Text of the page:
With my altogether too short break out of the way, its time for another post about something software related.
This weeks topic? Embedding websites into windows desktop applications for fun and profit.
Not exactly the sexiest of topics, but over the years I’ve run into a few situations where the most effective solution to a problem involved embedding a website into another application. Usually an external party has some functionality that they want your users to access and they’ve put a bunch of effort into building a website to do just that. If you’re unlucky, they haven’t really though ahead and the website is the only option for integration (what’s an API?), but all is not lost.
Real value can still be delivered to the users who want access to this amazing thing you have no control over.
So Many Options!
I’ve been pretty clear in the posts on this blog that one of things my team is responsible for is a legacy VB6 desktop application. Now, its still being actively maintained and extended, so its not dead, but we try not to write VB6 when we can avoid it. Pretty much any new functionality we implement is written in C#, and if we need to present something visual to the user we default to WPF.
Hence, I’m going to narrow the scope of this post down to those technologies, with some extra information from a specific situation we ran into recently.
Right at the start of the whole “hey, lets jam a website up in here” though process, the first thing you need to do is decide whether or not you can “integrate” by just shelling out to the website using the current system default browser.
If you can, for the love of all that is good and holy, do it. You will save yourself a whole bunch of pain.
Of course, if you need to provide a deeper integration than that, then you’re going to have to delve into the wonderful world of WPF web browser controls.
- The built-in WebBrowser
- Awesomium (which appears to have disappeared?, also, needs monies)
There are definitely other offerings, but I don’t know what they are. I can extrapolate on the first two (because I’ve used them both in anger), but I can’t really talk about the third one. I only included it because I’ve heard about it specifically.
CEFSharp is a .NET (both WPF and WinForms) wrapper around the Chromium Embedded Framework, and to be honest, its pretty great.
The CEFSharp library is usually my first port of call when it comes to embedding a website in a desktop application.
Unfortunately, we we tried to leverage CEFSharp.WPF into our VB6/C# franken-application we ran into some seriously weird issues.
Our legacy application is at its core VB6. All of the .NET code is triggered from the VB6 via a COM interop, which essentially amounts to a message bus with handlers on the .NET side. VB6 raises event, .NET handles it. Due to the magic of COM, this means that you can pretty much do all the .NET things, including using the various UI frameworks like WinForms and WPF. There is some weirdness with windows and who owns them, but all in all it works pretty well.
To get to the point, we put a CEFSharp.WPF browser into a WPF screen, triggered it from VB6 and from that point forward the application would crash randomly with Access Violations any time after the screen was closed.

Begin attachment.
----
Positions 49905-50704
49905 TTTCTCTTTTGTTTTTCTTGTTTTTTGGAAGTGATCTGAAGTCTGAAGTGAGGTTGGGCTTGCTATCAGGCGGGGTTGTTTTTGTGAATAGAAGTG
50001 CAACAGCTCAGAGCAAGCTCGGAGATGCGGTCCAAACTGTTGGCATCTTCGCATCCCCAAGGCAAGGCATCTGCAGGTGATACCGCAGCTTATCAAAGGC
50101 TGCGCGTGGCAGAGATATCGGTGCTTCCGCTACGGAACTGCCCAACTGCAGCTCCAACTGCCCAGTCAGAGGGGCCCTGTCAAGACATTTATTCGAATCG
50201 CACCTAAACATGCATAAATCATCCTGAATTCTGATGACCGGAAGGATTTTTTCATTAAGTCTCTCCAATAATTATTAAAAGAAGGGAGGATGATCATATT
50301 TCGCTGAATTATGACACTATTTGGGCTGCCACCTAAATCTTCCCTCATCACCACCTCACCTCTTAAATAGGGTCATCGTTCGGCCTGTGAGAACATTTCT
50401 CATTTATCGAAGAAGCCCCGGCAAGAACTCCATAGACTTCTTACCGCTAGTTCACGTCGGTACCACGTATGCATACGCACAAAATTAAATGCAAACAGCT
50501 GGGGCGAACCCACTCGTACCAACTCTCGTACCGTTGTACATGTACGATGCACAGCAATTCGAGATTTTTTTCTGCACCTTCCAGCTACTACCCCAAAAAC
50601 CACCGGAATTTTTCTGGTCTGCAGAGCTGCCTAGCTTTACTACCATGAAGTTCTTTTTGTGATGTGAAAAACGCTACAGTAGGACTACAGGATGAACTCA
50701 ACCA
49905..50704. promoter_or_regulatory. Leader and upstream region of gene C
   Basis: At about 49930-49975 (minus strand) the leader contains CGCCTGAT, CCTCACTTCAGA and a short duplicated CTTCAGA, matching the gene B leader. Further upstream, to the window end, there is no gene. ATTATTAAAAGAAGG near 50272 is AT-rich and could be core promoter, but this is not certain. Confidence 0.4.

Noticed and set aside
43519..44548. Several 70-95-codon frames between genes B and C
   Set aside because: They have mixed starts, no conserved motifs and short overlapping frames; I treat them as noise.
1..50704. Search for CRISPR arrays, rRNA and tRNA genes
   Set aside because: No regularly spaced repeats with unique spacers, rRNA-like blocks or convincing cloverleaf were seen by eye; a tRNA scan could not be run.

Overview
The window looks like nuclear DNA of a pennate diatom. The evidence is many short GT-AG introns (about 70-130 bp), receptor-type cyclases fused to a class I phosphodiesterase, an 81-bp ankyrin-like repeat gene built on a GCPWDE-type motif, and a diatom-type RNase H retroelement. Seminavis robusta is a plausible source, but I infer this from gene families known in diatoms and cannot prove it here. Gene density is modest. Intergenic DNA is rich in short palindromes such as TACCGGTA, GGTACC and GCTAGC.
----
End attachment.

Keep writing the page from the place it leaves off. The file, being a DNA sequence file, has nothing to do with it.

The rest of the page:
We tried the obvious things, like controlling the lifetime of the browser control ourselves (and disposing of it whenever the window closed), but in the end we didn’t get to the bottom of the problem and gave up on CEFSharp. Disappointing but not super surprising, given that that sort of stuff is damn near impossible to diagnose, especially when you’re working in a system built by stitching together a bunch of technological corpses.
Then there is the built-in WPF WebBrowser control, which accomplishes basically the same thing.
Why not go with this one first? Surely built in components are going to be superior and better supported compared to third party components?
Well, for one, its somewhat dependent on Internet Explorer, which can lead to all sorts of weirdness.
A good example said weirdness if the following issue we encountered:
- You try to load a HTTPS website using TL 1.2 through the WebBrowser control
- It doesn’t work, giving a “page cannot be loaded error” but doesn’t tell you why
- You load the page in Chrome and it works fine
- You load the page in Internet Explorer and it tells you TLS 1.2 is not enabled
- You go into the Internet Explorer settings and enable support for TLS 1.2
- Internet Explorer works
- Your application also magically works
The second pertinent piece of weirdness relates specifically to the controls participation in the WPF layout and rendering engine.
The WebBrowser control does not follow the same rendering logic as a normal WPF control, likely because its just a wrapper around something else. It works very similar to a WinForms control hosted in WPF, which is a nice way of saying it works pretty terribly.
For example, it renders on top of everything regardless of how you think you organised it, which can lead to all sorts of strange visual artefacts if you tend to use the Z-axis to create layered interfaces.
With CEFSharp causing mysterious Access Violations that we could not diagnose, the default WPF WebBrowser was our only choice. We just had to be careful with when and how we rendered it.
Luckily, the website we needed to use was relatively small and simple (it was a way for us to handle sensitive data in a secure way), so while it was weird and ugly, the default WebBrowser did the job. It didn’t exactly make it easy to craft a nice user experience, but a lot of the pain we experienced there was more the fault of the website itself than the integration.
That’s a whole other story though.
In the end, if you don’t have a horrifying abomination of technologies like we do, you can probably just use CEFSharp. Its solid, well supported and has heaps of useful features, assuming you handle it with a bit of care.